459 F2d 26 National Labor Relations Board v. Americana Nursing Home & Convalescent Center Inc

459 F.2d 26

79 L.R.R.M. (BNA) 3004, 68 Lab.Cas. P 12,608


No. 71-1803.

United States Court of Appeals,
Fourth Circuit.

Argued Feb. 7, 1972.
Decided April 7, 1972.

Stanley Brown, Atty., N. L. R. B. (Peter G. Nash, Gen. Counsel, Marcel Mallet-Prevost, Asst. Gen. Counsel, and Eugene B. Granof, Atty., N. L. R. B., on brief), for petitioner.

Stuart Rothman, Washington, D. C. (John H. C. Barron, Jr., and Royall, Koegel & Wells, Washington, D. C., on brief), for respondent.

Before BUTZNER, RUSSELL and FIELD, Circuit Judges.


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The National Labor Relations Board petitions for enforcement of an order directing Americana Nursing Home and Convalescent Center, Inc. to enter into collective bargaining with Service Employees International Union AFL-CIO. Upon summary motion the Board found that the Employer had violated Section 8(a) (5) and (1) of the Act1 by refusing to bargain with the Union which had been certified following a consent election. The Employer admits its refusal to bargain, but contends that the Board erred in summarily rejecting its challenge of the validity of the election without affording it a hearing on its objections.


The consent election was held on June 12, 1970, at which time seventy-two votes were cast in favor of the Union and only sixteen against it. The Employer filed objections to the conduct of the election, and pursuant to Section 102.69(c) of the Board's Rules and Regulations, the Regional Director conducted an administrative investigation and thereafter issued a report recommending that the Employer's objections be overruled and that the Union be certified. On October 8, 1970, the Board, after considering the record and the Employer's written exceptions, adopted the Regional Director's findings, conclusions and recommendations, stating that the objections of the Employer raised no material or substantial issues of fact or law which would warrant reversal.


While its Rules and Regulations2 permit the Board to decide such a controversy on the record alone; nevertheless, if there are substantial and material issues of fact, then both due process and the Rules and Regulations require that a hearing be conducted. Conversely, there is no such requirement in the absence of substantial and material factual issues which are crucial to the determination of whether there has been prejudice to the fairness of the election. N.L.R.B. v. Bata Shoe Company, 377 F. 2d 821 (4 Cir. 1967).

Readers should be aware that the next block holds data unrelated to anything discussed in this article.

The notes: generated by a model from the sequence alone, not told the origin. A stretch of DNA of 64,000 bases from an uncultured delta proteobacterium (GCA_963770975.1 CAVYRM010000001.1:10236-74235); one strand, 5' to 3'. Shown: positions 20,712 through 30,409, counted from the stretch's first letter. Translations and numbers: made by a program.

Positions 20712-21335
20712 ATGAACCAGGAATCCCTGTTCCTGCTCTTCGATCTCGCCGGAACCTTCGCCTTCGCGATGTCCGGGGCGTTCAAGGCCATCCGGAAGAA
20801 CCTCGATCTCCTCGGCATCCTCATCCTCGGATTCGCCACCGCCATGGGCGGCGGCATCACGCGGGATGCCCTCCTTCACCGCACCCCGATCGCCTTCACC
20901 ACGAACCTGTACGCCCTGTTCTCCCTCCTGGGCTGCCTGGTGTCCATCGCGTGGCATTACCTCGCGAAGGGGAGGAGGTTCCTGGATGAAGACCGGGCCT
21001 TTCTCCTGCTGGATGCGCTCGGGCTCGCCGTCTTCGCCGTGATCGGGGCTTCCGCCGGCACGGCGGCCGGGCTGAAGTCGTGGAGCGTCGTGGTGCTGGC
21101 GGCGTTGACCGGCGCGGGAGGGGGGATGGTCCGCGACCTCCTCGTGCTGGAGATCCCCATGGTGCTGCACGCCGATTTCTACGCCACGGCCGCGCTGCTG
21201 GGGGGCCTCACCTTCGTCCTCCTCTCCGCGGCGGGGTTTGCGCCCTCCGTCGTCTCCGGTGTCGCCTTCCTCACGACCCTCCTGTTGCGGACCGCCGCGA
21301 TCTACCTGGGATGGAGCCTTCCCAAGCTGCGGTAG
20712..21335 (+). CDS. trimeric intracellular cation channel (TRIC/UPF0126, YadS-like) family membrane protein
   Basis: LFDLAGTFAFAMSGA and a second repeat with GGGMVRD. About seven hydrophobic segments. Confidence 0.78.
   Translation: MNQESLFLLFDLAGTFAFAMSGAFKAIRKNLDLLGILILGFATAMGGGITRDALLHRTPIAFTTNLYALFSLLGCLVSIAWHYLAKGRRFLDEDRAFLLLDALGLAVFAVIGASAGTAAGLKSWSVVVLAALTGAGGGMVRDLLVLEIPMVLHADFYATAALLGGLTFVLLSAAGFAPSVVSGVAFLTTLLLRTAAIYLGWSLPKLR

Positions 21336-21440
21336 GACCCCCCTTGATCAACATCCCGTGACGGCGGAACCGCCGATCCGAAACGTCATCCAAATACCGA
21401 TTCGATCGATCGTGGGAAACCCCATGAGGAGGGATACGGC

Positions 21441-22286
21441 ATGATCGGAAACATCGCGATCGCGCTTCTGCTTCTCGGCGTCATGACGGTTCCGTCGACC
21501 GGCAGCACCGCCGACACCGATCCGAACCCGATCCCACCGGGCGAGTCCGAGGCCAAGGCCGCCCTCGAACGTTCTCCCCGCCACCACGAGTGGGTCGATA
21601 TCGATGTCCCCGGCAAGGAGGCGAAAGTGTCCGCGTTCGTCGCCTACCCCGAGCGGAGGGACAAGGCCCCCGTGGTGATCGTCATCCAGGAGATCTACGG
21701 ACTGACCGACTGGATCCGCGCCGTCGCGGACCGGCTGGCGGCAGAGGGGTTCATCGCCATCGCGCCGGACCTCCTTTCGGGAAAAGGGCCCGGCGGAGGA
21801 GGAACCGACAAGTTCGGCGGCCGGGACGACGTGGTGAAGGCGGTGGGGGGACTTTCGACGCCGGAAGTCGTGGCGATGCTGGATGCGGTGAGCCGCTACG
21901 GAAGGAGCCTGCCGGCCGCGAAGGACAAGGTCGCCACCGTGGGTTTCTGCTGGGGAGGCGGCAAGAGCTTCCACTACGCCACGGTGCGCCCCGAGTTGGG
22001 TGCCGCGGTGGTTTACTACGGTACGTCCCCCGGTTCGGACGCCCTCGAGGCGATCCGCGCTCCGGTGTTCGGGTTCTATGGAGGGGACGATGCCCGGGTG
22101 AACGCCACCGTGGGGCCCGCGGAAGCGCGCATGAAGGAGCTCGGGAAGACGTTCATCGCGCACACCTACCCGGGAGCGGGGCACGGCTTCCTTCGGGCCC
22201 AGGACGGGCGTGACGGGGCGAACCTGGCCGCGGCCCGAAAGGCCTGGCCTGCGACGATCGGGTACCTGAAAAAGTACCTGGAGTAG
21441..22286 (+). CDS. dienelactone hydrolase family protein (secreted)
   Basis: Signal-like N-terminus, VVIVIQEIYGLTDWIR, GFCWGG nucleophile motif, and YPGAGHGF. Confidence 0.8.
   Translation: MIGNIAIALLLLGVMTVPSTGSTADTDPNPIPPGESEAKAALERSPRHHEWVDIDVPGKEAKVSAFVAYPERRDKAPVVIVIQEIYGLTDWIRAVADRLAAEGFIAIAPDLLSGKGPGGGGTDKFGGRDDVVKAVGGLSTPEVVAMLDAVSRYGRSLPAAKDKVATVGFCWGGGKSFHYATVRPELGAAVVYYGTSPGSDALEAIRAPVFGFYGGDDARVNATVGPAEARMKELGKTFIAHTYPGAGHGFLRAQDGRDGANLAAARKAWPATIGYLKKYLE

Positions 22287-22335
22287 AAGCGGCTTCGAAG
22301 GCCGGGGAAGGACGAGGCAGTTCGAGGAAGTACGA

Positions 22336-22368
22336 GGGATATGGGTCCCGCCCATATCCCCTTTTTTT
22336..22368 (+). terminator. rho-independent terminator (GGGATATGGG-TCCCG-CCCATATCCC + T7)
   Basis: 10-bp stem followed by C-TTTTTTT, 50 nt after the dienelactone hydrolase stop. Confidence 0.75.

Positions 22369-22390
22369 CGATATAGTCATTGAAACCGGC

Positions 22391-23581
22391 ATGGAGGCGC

The objections pressed by the Employer were confined to two incidents on the day of the election. The first involved Savoy and Ford, two recently discharged employees. The Employer alleged that they, together with the sister and mother of one of them, engaged in electioneering at the polling place. The Employer stated that "it is reported * * * that the alleged 'mother' was believed by some employees to be a union organizer." The Regional Director's report indicated that witnesses furnished by the Employer stated that the Savoy quartet was present in a corridor some thirty to a hundred feet from the cafeteria where the election was conducted and had conversed with various employees who had either voted or were about to vote. No one was in a position to testify as to the substance of any of the conversations, and it should be noted that both Savoy and Ford were eligible to vote in the election.


The Employer also stated in its objections that the Union, through its agents and representatives, entered the polling area numerous times for the purpose of intimidating and coercing employees and interfering with a free election. The only evidence in support of this objection was the statement of one employee witness to the effect that a Mrs. Duker, an employee who was eligible to vote, entered the polls on two occasions while the election was in progress. Mrs. Duker admitted that she had been active in espousing the cause of the Union, but stated that she entered the cafeteria on only one occasion and that was to cast her vote. The Regional Director took the position that it was unnecessary to resolve the question of whether Mrs. Duker entered the cafeteria a second time since there was no evidence that she was an agent of the Union or that she acted improperly on any occasion.


In its exceptions, the Employer did not charge the Savoy-Ford party with any acts of intimidation or coercion, but alleged that their mere presence interfered with a fair election. In regard to Mrs. Duker, the Employer contended that a hearing should have been granted on the question of her credibility, but there was no proffer of any evidence of improper conduct on her part.


We find no error in the Board's refusal to conduct a full evidentiary hearing in this case. It is incumbent upon the party seeking a hearing to demonstrate the existence of the factual issues and the exceptions must show what evidence will be presented to support a contrary finding or conclusion. See N.L.R.B. v. Tennessee Packers, Inc., Frosty Morn Division, 379 F.2d 172 (6 Cir. 1967). No such specifications have been presented by the Employer in this case and, in any event, it is apparent that the alleged factual issues are not of such magnitude that they could be resolved only after a full hearing. See Intertype Company v. N.L.R.B., 401 F.2d 41, 44 (4 Cir. 1968).

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The Board's order will be enforced.


Enforcement granted.


29 U.S.C. Sec. 151 et seq


NLRB Rules & Regulations Sec. 102.69(e)